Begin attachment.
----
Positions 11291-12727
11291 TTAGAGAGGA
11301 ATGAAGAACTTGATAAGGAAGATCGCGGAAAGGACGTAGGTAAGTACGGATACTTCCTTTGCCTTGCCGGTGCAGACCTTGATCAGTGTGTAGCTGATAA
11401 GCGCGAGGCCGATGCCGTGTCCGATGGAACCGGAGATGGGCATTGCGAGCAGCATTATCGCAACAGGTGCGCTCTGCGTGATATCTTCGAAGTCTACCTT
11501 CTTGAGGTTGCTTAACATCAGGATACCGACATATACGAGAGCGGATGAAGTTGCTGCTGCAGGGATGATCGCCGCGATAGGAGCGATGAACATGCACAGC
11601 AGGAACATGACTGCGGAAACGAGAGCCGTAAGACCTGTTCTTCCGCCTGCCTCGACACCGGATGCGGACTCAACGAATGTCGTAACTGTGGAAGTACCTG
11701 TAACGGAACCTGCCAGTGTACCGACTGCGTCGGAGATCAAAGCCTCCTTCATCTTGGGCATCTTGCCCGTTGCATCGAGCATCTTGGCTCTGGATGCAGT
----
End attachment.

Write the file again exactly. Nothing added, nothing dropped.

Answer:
Positions 11291-12727
11291 TTAGAGAGGA
11301 ATGAAGAACTTGATAAGGAAGATCGCGGAAAGGACGTAGGTAAGTACGGATACTTCCTTTGCCTTGCCGGTGCAGACCTTGATCAGTGTGTAGCTGATAA
11401 GCGCGAGGCCGATGCCGTGTCCGATGGAACCGGAGATGGGCATTGCGAGCAGCATTATCGCAACAGGTGCGCTCTGCGTGATATCTTCGAAGTCTACCTT
11501 CTTGAGGTTGCTTAACATCAGGATACCGACATATACGAGAGCGGATGAAGTTGCTGCTGCAGGGATGATCGCCGCGATAGGAGCGATGAACATGCACAGC
11601 AGGAACATGACTGCGGAAACGAGAGCCGTAAGACCTGTTCTTCCGCCTGCCTCGACACCGGATGCGGACTCAACGAATGTCGTAACTGTGGAAGTACCTG
11701 TAACGGAACCTGCCAGTGTACCGACTGCGTCGGAGATCAAAGCCTCCTTCATCTTGGGCATCTTGCCCGTTGCATCGAGCATCTTGGCTCTGGATGCAGT